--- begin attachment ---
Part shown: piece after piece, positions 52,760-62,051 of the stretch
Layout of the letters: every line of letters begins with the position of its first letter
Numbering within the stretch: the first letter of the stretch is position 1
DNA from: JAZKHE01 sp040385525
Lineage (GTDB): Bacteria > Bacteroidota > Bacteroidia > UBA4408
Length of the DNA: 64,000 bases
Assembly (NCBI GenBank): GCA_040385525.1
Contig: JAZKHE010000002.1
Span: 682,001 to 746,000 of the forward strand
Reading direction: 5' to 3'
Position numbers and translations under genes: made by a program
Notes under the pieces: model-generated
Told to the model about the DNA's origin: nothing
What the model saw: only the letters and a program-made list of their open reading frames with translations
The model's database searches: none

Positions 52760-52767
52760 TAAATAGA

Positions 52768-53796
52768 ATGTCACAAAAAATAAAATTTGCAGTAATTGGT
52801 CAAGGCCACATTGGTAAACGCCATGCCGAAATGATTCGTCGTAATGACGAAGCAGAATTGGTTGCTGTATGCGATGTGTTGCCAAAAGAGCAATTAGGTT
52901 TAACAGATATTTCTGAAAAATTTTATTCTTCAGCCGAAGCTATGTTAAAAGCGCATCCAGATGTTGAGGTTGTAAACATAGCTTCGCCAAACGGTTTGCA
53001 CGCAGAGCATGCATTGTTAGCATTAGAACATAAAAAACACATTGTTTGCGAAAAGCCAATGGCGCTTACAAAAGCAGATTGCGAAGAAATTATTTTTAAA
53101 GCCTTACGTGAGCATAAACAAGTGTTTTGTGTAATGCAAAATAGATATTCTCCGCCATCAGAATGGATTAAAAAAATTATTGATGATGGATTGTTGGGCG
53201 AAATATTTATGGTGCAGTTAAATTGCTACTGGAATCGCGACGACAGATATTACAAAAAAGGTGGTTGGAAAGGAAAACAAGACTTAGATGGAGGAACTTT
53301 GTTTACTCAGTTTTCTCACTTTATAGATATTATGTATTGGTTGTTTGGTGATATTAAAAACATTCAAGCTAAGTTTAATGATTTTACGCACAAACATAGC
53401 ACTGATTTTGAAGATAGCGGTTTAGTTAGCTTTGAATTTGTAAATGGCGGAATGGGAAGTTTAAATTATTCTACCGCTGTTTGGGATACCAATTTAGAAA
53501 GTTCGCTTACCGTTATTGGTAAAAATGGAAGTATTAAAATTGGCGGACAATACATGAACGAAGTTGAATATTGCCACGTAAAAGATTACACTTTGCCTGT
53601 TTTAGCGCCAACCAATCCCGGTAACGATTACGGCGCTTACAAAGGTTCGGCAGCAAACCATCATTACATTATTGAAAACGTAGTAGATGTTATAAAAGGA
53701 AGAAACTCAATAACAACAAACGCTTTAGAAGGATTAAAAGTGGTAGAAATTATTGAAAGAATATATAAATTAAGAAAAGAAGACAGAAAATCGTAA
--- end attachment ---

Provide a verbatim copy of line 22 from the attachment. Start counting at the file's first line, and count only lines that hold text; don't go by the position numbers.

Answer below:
53001 CGCAGAGCATGCATTGTTAGCATTAGAACATAAAAAACACATTGTTTGCGAAAAGCCAATGGCGCTTACAAAAGCAGATTGCGAAGAAATTATTTTTAAA